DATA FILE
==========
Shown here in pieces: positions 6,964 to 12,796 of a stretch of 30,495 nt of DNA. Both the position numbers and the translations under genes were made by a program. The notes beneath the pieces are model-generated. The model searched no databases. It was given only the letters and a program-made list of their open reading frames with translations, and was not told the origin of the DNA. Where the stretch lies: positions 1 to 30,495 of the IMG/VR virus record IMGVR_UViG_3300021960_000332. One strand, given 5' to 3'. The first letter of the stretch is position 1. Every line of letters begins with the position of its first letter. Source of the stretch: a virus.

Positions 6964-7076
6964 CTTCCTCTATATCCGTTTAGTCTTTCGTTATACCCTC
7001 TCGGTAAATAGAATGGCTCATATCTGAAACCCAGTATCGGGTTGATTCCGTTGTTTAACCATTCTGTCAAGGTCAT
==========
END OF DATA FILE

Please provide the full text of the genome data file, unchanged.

Shown here in pieces: positions 6,964 to 12,796 of a stretch of 30,495 nt of DNA. Both the position numbers and the translations under genes were made by a program. The notes beneath the pieces are model-generated. The model searched no databases. It was given only the letters and a program-made list of their open reading frames with translations, and was not told the origin of the DNA. Where the stretch lies: positions 1 to 30,495 of the IMG/VR virus record IMGVR_UViG_3300021960_000332. One strand, given 5' to 3'. The first letter of the stretch is position 1. Every line of letters begins with the position of its first letter. Source of the stretch: a virus.

Positions 6964-7076
6964 CTTCCTCTATATCCGTTTAGTCTTTCGTTATACCCTC
7001 TCGGTAAATAGAATGGCTCATATCTGAAACCCAGTATCGGGTTGATTCCGTTGTTTAACCATTCTGTCAAGGTCAT